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From Chapter 10, Hatten: Village Aflame in the Maginot Line

        "...Reduced to remnants huddled in isolated segments in shattered houses the night of January 9, the armored infantrymen of 56th AIB finally were joined in the town by the 714th Tank Battalion on January 10 after the Bailey bridge arrived. Efforts to organize a coordinated tank-infantry attack in Herrlisheim were thwarted by smothering artillery and antitank fire. Even at the aid station in Rohrwiller, the shelling was devastating. The battalion surgeon of CCB recalled, "Artillery barrages came down on us in thunders, with an intensity unimaginable, indescribable, large-caliber shells bursting with density of massed machine-gun fire." This bothersome German incursion which General Brooks of VI Corps insisted be eliminated posthaste was backed by considerable firepower—including fortress artillery from across the Rhine.

       The initial assault on Herrlisheim by the 12th Armored Division ended in a midnight rescue operation on January 10-11 when about one hundred survivors of the 56th AIB came back through the waterworks and along the road to Rohrwiller that now had gained the name "Purple Heart lane." In a few days of action, the field west of the Zorn had become littered with mired and burnt-out hulls of tanks of the 714th Tank Battalion, caught in the open by guns they could not see—hidden in town and behind the road and railroad embankment. The German tank and antitank power encountered by CCB in this initial assault of January 8-11 was provided by the von Luettichau special panzer force and the antiaircraft artillery regiment that had been on the scene since the first day of the Rhine crossing.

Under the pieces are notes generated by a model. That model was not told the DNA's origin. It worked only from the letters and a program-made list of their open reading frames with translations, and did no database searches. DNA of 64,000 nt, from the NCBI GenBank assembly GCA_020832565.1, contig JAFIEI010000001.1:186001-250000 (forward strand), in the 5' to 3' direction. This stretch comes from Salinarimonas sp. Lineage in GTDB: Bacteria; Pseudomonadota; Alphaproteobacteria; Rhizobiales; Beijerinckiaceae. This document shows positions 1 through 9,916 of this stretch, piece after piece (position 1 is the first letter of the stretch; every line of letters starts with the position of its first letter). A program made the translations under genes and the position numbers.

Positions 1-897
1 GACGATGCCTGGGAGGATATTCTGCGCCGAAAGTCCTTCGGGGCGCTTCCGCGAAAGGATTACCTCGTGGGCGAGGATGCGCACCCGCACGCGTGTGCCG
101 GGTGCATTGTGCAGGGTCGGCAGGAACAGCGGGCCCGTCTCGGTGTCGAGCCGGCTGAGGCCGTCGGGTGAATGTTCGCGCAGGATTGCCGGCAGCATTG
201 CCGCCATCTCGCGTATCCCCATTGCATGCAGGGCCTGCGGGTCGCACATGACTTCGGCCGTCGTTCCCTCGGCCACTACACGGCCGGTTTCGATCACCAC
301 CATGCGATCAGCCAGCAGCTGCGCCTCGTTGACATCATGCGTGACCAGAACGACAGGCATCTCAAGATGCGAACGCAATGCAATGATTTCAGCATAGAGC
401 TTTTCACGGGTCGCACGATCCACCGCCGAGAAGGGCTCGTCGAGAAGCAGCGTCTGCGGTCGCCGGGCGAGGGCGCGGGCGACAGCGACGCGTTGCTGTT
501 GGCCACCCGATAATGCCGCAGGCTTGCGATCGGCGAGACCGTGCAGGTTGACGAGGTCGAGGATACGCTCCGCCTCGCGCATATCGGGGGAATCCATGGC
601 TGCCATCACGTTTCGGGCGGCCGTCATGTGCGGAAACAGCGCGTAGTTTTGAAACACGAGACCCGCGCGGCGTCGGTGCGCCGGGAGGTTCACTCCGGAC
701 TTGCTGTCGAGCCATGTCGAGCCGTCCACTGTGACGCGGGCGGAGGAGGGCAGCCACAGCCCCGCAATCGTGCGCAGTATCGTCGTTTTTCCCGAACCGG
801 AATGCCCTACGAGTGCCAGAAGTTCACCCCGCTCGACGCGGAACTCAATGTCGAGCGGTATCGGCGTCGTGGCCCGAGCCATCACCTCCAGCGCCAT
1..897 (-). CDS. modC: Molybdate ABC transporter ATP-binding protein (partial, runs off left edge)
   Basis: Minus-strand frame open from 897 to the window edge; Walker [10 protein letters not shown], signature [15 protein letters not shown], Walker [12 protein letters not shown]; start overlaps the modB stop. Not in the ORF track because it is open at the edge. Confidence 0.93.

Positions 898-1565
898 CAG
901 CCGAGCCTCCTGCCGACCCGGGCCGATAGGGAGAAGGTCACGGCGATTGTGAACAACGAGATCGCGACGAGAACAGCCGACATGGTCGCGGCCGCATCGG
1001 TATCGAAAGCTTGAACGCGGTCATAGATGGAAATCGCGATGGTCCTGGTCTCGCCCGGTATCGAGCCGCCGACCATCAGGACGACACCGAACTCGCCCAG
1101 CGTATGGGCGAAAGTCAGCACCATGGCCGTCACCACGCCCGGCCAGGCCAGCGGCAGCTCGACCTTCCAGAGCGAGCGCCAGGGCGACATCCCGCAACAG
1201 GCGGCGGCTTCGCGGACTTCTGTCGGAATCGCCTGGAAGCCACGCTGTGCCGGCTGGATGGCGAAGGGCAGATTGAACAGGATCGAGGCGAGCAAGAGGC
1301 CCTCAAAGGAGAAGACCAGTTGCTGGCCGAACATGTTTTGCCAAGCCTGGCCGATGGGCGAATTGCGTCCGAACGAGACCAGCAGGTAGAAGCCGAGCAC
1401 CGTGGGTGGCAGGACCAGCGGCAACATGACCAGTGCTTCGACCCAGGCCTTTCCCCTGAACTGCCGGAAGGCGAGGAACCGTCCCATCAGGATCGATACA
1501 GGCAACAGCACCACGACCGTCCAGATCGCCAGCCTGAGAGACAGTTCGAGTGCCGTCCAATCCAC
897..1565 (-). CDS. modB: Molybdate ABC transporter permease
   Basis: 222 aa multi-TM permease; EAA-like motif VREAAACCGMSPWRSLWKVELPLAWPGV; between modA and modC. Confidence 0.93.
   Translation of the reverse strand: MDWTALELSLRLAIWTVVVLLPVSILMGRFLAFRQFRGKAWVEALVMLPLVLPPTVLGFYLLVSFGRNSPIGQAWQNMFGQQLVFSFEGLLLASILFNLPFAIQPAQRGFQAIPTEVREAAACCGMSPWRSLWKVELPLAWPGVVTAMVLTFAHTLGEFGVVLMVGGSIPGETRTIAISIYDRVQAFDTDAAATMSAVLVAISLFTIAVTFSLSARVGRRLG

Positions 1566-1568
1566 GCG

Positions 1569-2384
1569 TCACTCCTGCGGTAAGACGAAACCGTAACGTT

As both sides settled into a week of stalemate around Gambsheim, Herrlisheim, and Drusenheim, Himmler desperately sought a more prominent role in the now evermore-improvised NORDWIND offensive. His ambitions were drawing the major German armored power away from the mountains and onto the plains of Alsace.

       The probings of von Witzleben in the north contributed to Himmler's arguments. Finding weak French forces at Fort Louis and Neuhaeusel, the von Witzleben force occupied those points temporarily, and also seized Stattmatten from Company B of the 232d Infantry before being driven back by small tank-infantry teams of the 232d and the 781st Tank Battalion. Von Witzleben's initial successes were greatly exaggerated by Himmler and his headquarters—to the point that a report was received at Rundstedt's and Hitler's headquarters that Soufflenheim, on the main road to Haguenau, had been seized in the cross-Rhine attacks.

       This report that XIV SS Corps had advanced as far as Soufflenheim reached OB West and on January 5. The order for 21st Panzer to rush to Wissembourg and attack immediately in the direction of Saverne came through OB West at 6:00 PM on January 5.

       The decision to commit the waiting 21st Panzer Division away from the mountains—south from Wissembourg—was the most fateful decision of the entire campaign. It brought neither victory nor defeat to either side, but it brought the trials of NORDWIND to a tumultuous climax...

  The Final Crisis
Combat in Northern Alsace, January 1945
by Richard Engler
  • 25 original maps.
  • 20 original, wartime pen-and-ink combat art drawings by Colonel (then-Lieutenant) Theodore MacKechnie, US Army (Retired)
  • Dozens of German and American unit insignia
  • 362 pages; extensive chapter end notes; index
  • Soft Cover, 8.5" x 11" format
  • ISBN 10: 0-9666389-1-3
  • ISBN 13: 978-0-9666389-1-2
$29.95 Retail
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